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Aaron Rodgers: Green Bay Packers must move on from loss

  • By Associated Press
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GREEN BAY, Wis. -- One day after venting on his radio show about the refereeing debacle that cost the Green Bay Packers a game in Seattle, Aaron Rodgers saved one last barb for the NFL.

Asked Wednesday about how the Packers were handling the aftermath of a Monday night loss that touched off a national firestorm about the league's use of replacement officials, Rodgers dismissed an NFL-issued statement generally supporting the officials' handling of the situation a "bogus report."



» Carroll offers no apologies for finish | Watch
» Tate on catch: 'The refs made the call, not me'
» Rodgers rants on radio | McCarthy: 'Total chaos'
» President Obama tweets about locked-out refs
» NFL supports decision to not overturn TD
» League: Goodell didn't have power to change call
» NFL: Game should have ended on Tate penalty
» Darlington: Time for refs, NFL to figure it out
» Lombardi: Resolution needed in dispute with refs
» Seahawks' Hail Mary vs. Packers will live in infamy
» Packers angry after defeat | Vent on Twitter
» Packers fans protest at Lambeau | Watch
» Tate denies push-off | 'Hawks D sets up mayhem
» McCarthy slow to adjust | Mistakes enable chaos

Video:
» Refs award winning TD to Seattle | Wilson reacts
» What broadcasters said | Locker-room reaction

Beyond that, though, the NFL MVP said it's time to move on from the defeat.

"I think one thing that we really learned from it is, as frustrating as it is, ultimately it's a game judged by people who are imperfect, and there's going to be mistakes," Rodgers said.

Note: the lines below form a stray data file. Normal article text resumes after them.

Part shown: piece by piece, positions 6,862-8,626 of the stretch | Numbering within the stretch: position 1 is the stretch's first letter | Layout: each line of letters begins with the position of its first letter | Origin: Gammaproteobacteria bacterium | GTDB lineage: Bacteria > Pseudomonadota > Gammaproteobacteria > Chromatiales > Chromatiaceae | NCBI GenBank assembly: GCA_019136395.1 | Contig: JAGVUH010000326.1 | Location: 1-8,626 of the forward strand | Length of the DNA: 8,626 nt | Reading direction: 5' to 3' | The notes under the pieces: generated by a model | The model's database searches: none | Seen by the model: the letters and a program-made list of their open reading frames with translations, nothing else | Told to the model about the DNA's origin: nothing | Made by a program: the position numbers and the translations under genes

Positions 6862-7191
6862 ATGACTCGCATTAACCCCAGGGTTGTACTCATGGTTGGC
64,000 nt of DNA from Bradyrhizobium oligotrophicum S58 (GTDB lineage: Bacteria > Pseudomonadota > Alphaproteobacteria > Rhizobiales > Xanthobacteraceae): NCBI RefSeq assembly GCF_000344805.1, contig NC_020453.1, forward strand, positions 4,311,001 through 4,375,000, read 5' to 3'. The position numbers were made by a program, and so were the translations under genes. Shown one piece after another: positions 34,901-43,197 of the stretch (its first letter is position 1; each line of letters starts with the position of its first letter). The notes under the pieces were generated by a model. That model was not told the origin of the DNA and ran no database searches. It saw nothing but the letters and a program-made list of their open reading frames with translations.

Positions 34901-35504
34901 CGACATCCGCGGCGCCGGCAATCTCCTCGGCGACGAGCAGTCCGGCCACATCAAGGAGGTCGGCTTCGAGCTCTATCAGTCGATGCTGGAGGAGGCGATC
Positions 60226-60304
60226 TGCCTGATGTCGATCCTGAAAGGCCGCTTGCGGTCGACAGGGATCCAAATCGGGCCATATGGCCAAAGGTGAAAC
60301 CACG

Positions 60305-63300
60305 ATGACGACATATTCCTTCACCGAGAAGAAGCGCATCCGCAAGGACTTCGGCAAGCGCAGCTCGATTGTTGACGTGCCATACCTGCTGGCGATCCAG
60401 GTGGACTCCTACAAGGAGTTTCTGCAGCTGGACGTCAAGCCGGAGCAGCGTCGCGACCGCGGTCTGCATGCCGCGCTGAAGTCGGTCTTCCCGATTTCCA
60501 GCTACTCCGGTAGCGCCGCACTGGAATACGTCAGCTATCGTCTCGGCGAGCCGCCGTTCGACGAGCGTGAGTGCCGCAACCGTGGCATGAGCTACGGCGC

"And you hate it that it affected us and we lost a win because of it, but there's a lot of blame to go around other than referees. They have a job to do. They're trying to do their best. They obviously didn't bring their best in that game and in that play, but there's a lot of blame to fall on the shoulders of guys like myself who didn't play their best game that night."

Going into Sunday's game against the New Orleans Saints, Packers coach Mike McCarthy says it's fine for his players to use the incident as motivation -- to a point.

"I love emotion," McCarthy said. "Emotion is the engine that makes this thing go. So I'm for any kind of emotion, as long as it's channeled properly. So you want to talk about chips on your shoulder, whatever it is, the only emotion I don't really care about is self-pity. We're not the victim. Nothing's guaranteed to you."

Packers players know the time for venting is over. There's too much work to be done to dwell on anything else, especially since they're 1-2 after Seahawks quarterback Russell Wilson's last-second pass was ruled a touchdown catch by Golden Tate.

Copyright 2012 by The Associated Press

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